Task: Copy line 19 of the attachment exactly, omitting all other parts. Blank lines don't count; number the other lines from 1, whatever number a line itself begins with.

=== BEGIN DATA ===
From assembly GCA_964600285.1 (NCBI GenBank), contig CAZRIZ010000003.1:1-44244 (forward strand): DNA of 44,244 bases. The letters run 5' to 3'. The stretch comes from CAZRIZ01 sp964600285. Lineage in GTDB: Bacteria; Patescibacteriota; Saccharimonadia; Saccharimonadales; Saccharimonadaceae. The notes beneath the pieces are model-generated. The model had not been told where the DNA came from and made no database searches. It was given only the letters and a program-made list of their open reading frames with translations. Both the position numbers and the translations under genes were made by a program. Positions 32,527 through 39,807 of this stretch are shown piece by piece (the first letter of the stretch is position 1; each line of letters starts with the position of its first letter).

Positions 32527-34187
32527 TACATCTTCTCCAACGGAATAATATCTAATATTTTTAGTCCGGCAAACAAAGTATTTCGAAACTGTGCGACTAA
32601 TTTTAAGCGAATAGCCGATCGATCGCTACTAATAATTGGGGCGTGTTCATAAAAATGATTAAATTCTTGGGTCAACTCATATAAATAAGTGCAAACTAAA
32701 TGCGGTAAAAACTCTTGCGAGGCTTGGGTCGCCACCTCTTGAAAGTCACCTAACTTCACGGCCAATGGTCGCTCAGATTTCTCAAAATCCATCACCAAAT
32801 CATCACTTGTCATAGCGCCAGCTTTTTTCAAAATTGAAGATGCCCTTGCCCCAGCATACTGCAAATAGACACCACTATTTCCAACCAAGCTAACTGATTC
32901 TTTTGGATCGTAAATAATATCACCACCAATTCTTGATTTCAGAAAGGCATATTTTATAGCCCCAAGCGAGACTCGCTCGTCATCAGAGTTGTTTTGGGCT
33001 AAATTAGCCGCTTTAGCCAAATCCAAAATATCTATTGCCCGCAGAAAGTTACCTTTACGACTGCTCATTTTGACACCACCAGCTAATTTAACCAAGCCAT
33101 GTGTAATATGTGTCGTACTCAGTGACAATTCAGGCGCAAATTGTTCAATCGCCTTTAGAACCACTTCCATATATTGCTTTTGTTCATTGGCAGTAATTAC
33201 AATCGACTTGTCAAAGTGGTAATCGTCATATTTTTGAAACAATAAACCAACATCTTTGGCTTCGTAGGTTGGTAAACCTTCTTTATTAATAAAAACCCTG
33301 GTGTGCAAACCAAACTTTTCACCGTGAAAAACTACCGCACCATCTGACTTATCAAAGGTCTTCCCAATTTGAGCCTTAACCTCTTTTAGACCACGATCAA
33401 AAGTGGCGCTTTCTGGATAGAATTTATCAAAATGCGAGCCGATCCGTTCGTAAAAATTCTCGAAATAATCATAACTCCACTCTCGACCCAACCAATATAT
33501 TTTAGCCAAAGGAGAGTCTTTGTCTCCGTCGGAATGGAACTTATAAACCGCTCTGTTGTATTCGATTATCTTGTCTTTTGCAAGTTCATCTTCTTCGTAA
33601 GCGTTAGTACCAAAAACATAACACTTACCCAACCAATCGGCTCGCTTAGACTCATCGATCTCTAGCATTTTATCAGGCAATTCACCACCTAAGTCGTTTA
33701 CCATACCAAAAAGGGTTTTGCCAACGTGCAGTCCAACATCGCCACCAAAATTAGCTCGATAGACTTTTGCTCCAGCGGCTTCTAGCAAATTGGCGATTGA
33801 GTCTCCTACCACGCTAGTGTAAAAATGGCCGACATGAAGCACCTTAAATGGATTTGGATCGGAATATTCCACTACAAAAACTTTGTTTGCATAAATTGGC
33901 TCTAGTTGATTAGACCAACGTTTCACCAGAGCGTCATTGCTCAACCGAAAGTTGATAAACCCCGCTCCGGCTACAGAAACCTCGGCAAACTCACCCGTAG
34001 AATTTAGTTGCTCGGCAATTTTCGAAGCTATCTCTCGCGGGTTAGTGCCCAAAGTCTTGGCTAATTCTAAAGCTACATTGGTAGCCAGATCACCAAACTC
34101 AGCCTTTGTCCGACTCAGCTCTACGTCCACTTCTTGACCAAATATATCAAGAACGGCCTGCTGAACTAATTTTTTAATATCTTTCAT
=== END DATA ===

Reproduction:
34101 AGCCTTTGTCCGACTCAGCTCTACGTCCACTTCTTGACCAAATATATCAAGAACGGCCTGCTGAACTAATTTTTTAATATCTTTCAT